/usr/bin/iwctl should be set chmod 700 till upstream has some better protection.

PS: though chmod 700 is also not fool-proof as normal user can compile own iwctl.

Thank you

Last edited by amish (2018-05-14 15:21:33)


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#18 2018-05-14 15:43:33

progandy
Member
Registered: 2012-05-17
Posts: 3,195

Re: The IWD thread

PS: though chmod 700 is also not fool-proof as normal user can compile own iwctl.

You should be able to roll your own DBus policy.


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#19 2018-05-14 15:47:19

HalosGhost
Forum Moderator
From: Twin Cities, MN
Registered: 2012-06-22
Posts: 1,657
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Re: The IWD thread

Does anyone know if there are plans for iwctl commands to be passed on the cli (so the tool can be scripted)?

In the meantime, I'll be planning on sticking with wpa_supplicant for the sake of some of my tooling being dependent on scriptability.

It is really exciting to see something like this though!

All the best,

-HG


"All errors are ᴘᴇʙᴋᴀᴄ errors—It's just a matter of narrowing down which keyboard and chair." -Trilby
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#20 2018-05-14 16:04:21

amish
Member
Registered: 2014-05-10
Posts: 367

Re: The IWD thread

progandy wrote:

PS: though chmod 700 is also not fool-proof as normal user can compile own iwctl.

You should be able to roll your own DBus policy.

But default should be to deny any change by normal user (even if connected to local tty). i.e. only root should be allowed.

Last edited by amish (2018-05-14 16:21:55)


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#21 2018-05-14 21:20:28

jasonwryan
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From: .nz
Registered: 2009-05-09
Posts: 26,247
Website

Re: The IWD thread

progandy wrote:
jasonwryan wrote:

The only issue I encountered was that I found that removing wpa_supplicant and openssl-1.0 breaks connman. This doesn't seem right as IWD is supposed to replace wpa_supplicant, but when I removed those packages, connman failed with  "Error /net/connman/technology/wifi: Not supported" - I need to dig around more with this.

Maybe it helps to disable the "wifi" plugin ("--noplugin=wifi"). If I read the connman code right, then the "wifi" plugin is using wpa_supplicant and the "iwd" plugin iwd.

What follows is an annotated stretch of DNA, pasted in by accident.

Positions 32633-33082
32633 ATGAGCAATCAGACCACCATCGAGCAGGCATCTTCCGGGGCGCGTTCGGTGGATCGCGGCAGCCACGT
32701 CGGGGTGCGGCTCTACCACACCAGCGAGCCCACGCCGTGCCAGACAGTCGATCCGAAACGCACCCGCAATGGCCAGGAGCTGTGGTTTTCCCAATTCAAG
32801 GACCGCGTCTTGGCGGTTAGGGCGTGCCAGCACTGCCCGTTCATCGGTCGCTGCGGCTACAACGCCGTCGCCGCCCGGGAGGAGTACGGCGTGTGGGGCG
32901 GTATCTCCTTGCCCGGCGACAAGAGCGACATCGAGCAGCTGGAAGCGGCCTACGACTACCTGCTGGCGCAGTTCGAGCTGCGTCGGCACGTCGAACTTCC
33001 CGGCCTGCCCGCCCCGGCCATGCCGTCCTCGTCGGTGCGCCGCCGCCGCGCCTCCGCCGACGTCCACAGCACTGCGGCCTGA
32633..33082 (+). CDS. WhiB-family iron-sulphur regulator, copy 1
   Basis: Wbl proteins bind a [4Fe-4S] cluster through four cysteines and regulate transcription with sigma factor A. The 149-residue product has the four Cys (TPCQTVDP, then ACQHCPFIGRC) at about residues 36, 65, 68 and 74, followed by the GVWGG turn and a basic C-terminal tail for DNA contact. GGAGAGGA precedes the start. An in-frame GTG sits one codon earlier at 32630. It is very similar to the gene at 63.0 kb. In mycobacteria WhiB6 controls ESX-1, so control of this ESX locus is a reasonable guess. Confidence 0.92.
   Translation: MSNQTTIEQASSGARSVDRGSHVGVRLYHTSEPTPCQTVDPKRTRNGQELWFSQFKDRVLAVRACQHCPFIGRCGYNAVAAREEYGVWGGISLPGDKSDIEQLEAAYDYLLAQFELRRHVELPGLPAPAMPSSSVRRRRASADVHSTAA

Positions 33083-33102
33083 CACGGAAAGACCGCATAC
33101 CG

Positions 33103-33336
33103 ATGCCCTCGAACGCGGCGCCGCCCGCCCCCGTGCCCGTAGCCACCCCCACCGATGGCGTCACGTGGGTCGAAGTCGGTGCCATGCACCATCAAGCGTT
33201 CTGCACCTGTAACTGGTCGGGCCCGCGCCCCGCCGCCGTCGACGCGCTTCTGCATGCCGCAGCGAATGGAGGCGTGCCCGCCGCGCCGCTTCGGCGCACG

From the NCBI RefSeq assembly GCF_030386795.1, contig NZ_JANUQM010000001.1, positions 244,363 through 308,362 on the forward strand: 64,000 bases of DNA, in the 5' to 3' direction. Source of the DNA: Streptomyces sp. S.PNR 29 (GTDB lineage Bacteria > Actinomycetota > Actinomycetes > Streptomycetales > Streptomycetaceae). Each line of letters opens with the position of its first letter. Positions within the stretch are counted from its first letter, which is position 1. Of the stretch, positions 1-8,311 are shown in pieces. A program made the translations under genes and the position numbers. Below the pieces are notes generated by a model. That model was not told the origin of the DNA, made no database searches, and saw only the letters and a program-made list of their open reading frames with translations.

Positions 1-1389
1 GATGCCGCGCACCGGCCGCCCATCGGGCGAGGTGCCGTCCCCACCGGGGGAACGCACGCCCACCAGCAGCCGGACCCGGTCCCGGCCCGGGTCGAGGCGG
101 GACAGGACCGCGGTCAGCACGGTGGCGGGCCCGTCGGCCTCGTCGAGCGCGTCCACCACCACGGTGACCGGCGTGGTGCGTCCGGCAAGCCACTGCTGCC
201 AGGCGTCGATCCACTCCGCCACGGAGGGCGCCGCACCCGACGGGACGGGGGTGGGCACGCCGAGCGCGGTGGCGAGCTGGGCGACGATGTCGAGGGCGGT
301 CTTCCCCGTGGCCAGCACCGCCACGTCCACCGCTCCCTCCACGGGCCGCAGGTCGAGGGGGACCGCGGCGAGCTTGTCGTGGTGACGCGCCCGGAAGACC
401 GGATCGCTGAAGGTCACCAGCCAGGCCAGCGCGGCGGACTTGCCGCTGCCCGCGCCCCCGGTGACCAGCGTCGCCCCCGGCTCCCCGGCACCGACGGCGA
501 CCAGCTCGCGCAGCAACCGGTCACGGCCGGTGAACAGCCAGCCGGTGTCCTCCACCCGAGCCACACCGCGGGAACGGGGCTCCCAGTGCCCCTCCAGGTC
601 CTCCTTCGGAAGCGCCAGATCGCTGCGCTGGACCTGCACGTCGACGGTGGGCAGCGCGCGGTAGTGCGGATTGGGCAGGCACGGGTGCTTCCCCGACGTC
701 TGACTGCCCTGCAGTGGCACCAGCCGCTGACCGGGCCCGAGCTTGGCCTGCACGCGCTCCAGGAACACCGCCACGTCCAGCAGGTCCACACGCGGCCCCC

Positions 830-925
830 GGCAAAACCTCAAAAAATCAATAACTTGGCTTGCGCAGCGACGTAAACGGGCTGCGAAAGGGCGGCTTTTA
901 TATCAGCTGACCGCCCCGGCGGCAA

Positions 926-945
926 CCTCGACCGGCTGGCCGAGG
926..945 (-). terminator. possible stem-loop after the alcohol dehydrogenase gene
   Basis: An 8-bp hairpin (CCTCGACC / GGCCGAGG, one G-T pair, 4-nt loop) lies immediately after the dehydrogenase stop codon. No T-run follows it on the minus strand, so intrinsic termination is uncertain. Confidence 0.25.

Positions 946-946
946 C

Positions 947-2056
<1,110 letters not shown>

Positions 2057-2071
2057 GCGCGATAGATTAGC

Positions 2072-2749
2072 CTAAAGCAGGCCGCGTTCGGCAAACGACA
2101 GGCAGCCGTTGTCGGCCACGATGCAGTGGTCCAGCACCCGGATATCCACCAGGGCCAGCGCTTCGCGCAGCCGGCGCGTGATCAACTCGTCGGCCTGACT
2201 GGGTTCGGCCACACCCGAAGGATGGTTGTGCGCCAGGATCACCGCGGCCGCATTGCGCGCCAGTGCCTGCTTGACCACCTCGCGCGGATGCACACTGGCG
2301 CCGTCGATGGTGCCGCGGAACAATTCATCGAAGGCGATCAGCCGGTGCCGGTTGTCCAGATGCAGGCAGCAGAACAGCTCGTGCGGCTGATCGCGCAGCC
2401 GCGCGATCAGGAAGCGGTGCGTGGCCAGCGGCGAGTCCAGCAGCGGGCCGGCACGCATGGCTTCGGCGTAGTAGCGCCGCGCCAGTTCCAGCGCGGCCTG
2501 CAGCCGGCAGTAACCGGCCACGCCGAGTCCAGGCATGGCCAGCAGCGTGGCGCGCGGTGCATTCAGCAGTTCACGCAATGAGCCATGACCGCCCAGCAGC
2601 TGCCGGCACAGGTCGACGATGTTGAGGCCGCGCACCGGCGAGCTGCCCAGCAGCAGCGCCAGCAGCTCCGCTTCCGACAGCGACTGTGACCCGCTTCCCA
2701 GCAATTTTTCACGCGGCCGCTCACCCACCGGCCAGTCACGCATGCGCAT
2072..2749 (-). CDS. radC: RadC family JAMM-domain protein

Sadly, that just disables wifi; so connman doesn't work with either iwd or wpa_supplicant tongue


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#22 2018-05-14 22:19:11

Shibumi
Trusted User (TU)
Registered: 2013-04-14
Posts: 40
Website

Re: The IWD thread

amish wrote:

@Shibumi - is it possible to disable debugging in package?

Its filling up systemd journal with lots of debug messages.

Thank you.

Also iwctl can be run by any NORMAL user - which is possibly security risk. (can connect / disconnect)

/usr/bin/iwctl should be set chmod 700 till upstream has some better protection.

PS: though chmod 700 is also not fool-proof as normal user can compile own iwctl.

Thank you

According to the IWD Developers this does only apply to physical users. IWD sets the Dbus policy at_console. This only applies for physical users with a valid user session.
Try to login via SSH remotely and try to execute iwctl... it shouldn't work.

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#23 2018-05-15 00:58:56

amish
Member
Registered: 2014-05-10
Posts: 367

Re: The IWD thread

Yes but by default it should not allow at_console either. Because no administrator would want random user sitting on console to be able to update wifi.

For example schools, college, cyber cafe

Any random user can disconnect current wifi and make system connect to their own hotspot. And then monitor the traffic forever (till its detected)

Huge security risk.

Last edited by amish (2018-05-15 00:59:49)


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#24 2018-05-15 02:03:43

amish
Member
Registered: 2014-05-10
Posts: 367

Re: The IWD thread

pdc wrote:

EDIT: I tried copying the service file to /etc/systemd/system/ and setting WantedBy=multi-user.target, then re-enabling it. This resulted in iwd running before udev had set the predicatble interface name.

I created a file like this:

/usr/lib/systemd/system/iwd.service.d/override.conf

[Unit]
Before=network.target
Wants=network.target

[Service]
StandardOutput=null
StandardError=null

[Install]
WantedBy=
WantedBy=multi-user.target

Then:

systemctl daemon-reload
systemctl restart iwd

PS: You may not want stdout/error to go to /dev/null


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#25 2018-05-15 07:27:32

jagan605
Member
Registered: 2011-12-04
Posts: 20

Re: The IWD thread

amish wrote:

Yes but by default it should not allow at_console either. Because no administrator would want random user sitting on console to be able to update wifi.

For example schools, college, cyber cafe

Any random user can disconnect current wifi and make system connect to their own hotspot. And then monitor the traffic forever (till its detected)

Huge security risk.

That usecase is specific and majority of people using wifi do it in their laptops. I use wpa_supplicant in the same way so this seems logical. People with those use cases can change the dbus policy to their liking but this seems like reasonable default for the rest of us.